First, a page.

Making a statement


Jovadi combines ethically sourced stones with its founder’s passion for female empowerment to produce fine jewellery with a difference

Jewellery complements and empowers the wearer and, as more women choose to treat themselves to jewellery, this empowerment is stirring a revolution. “Historically, high-end jewellery was bought for women rather than by women,” says Ella Peters, founder and Creative Director of Jovadi fine jewellery. “But times have changed,” she adds. “Women have worked hard to achieve their dreams and now have the highest standard of luxury and sophistication, expressing their individuality and independence through their jewellery. Jewellery can also elevate our style and mood, reflecting a deeper sense of ourselves. The brand conveys my creativity and inner values in the same way.”

Born to Nigerian parents, Ella was educated in the US. Her father, an accomplished luxury leather-goods manufacturer, often took the family on business trips to Europe. Through his business activities, Ella gained valuable insights into the entrepreneurial drive and craftsmanship that underpins success in the luxury sector. So, Jovadi was born out of Ella’s lifelong love of style and design; for her, fine jewellery need not be conservative, rather it should personify elegance and sophistication.

Through Jovadi, Ella showcases African gems and gemology, with the aim to strengthen women’s consciousness about the origins of gems in jewellery. “I’m deeply devoted to promoting the ethical sourcing of precious gems,” she says. “Also, by giving recognition to the source of my gems, I’m honouring my roots.

“I didn’t realise it then, but when I launched my first collection in 2018, I became the first woman of colour to launch a high-end jewellery brand in Paris,” adds Ella. “Many precious gems are sourced from Africa, and fine jewellery is usually worn by women – yet it took until 2018 for a woman of colour to launch a collection in Paris, the home of haute couture. When I discovered this, I was motivated to persevere in an industry that has long been dominated by men. I want my children, whose initials form the brand name, to see that a woman of colour can establish a successful high-end brand.”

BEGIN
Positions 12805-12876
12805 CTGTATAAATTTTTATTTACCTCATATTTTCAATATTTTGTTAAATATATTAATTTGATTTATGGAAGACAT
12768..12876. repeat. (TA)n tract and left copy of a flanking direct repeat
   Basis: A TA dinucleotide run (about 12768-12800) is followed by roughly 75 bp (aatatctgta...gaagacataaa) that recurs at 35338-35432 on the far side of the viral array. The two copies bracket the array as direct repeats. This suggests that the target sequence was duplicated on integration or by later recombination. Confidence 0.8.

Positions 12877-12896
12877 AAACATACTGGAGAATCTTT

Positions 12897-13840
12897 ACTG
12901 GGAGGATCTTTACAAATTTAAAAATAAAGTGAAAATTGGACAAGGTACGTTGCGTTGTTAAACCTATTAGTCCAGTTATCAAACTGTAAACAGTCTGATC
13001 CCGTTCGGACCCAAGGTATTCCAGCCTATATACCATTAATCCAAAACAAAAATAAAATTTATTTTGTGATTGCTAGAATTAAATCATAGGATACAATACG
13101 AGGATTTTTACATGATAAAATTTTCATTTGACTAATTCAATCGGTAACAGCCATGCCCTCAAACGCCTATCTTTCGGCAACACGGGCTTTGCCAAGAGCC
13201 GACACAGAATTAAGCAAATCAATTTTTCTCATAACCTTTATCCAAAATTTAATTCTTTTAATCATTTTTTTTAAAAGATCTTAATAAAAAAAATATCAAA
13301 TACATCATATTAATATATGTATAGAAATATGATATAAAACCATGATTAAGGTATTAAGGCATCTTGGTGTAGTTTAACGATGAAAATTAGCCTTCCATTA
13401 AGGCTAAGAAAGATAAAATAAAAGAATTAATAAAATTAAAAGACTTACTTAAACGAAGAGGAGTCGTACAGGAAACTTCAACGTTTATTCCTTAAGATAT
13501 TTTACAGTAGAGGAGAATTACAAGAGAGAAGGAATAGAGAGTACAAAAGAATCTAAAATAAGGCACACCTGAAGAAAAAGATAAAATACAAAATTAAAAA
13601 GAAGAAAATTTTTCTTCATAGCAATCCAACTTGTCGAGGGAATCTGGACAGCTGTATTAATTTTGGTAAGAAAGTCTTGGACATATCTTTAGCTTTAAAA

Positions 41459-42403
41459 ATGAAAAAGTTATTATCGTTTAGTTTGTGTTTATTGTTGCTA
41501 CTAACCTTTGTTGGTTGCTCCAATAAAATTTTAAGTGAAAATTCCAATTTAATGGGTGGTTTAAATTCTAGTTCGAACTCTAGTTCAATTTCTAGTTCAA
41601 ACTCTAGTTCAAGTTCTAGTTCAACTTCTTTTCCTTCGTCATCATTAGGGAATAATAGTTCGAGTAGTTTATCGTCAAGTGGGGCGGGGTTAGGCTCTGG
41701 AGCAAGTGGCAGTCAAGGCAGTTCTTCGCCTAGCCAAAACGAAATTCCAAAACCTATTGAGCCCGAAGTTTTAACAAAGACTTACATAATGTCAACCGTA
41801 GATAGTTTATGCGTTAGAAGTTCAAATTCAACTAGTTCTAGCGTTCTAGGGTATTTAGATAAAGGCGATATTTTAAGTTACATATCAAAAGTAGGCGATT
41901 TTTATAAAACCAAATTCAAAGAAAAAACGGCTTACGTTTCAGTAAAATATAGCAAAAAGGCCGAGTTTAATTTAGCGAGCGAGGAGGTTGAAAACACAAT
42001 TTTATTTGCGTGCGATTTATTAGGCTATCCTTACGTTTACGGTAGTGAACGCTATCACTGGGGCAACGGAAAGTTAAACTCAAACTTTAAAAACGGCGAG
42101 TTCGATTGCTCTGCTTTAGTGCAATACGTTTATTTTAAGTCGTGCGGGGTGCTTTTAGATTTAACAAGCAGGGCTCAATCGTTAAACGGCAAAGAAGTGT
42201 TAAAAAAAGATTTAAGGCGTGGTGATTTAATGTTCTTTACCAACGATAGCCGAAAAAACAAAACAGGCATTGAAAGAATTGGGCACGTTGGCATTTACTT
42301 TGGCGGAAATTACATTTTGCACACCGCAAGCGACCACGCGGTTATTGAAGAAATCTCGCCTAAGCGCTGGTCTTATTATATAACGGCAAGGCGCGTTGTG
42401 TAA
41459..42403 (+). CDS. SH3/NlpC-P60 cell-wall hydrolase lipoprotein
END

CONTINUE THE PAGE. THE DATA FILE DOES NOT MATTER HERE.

The launch in Paris was a resounding success. Despite the pandemic delaying the opening of the Jovadi boutique, online sales surged. Within a few years, the brand had been catapulted into the realm of celebrities, with the likes of American socialites Kathy and Nicky Hilton wearing it at numerous high-profile events, while Donald Trump’s daughter, Tiffany Trump, chose to wear a 61.5-carat pear-shaped diamond necklace from Jovadi’s Black Tie Collection when she attended a state dinner at Buckingham Palace. The fine jewellery has appeared in Vogue and has featured on two covers of Tatler. Jovadi has also collaborated with fashion designer Dennis Basso for his 2019 New York Fashion Week show.

Another brand that Ella is proud to have collaborated with is Rolls-Royce. “We’ve partnered with Rolls-Royce on a couple of occasions,” says Ella, “and I was honoured to be among the women the brand celebrated as its ‘Phantom Phenoms’ in 2020.” The Phantom Phenom is a collective of Rolls-Royce women owners who are recognised and celebrated by the company for their accomplishments in business, leadership and philanthropy. Ella regularly donates proceeds from Jovadi sales to charitable causes.

“Beautiful jewellery should not just be worn on special occasions. Life itself is a special occasion and full of opportunities for women to make a statement,” says Ella. “Jovadi embodies dramatic, glamorous declarations of confidence.”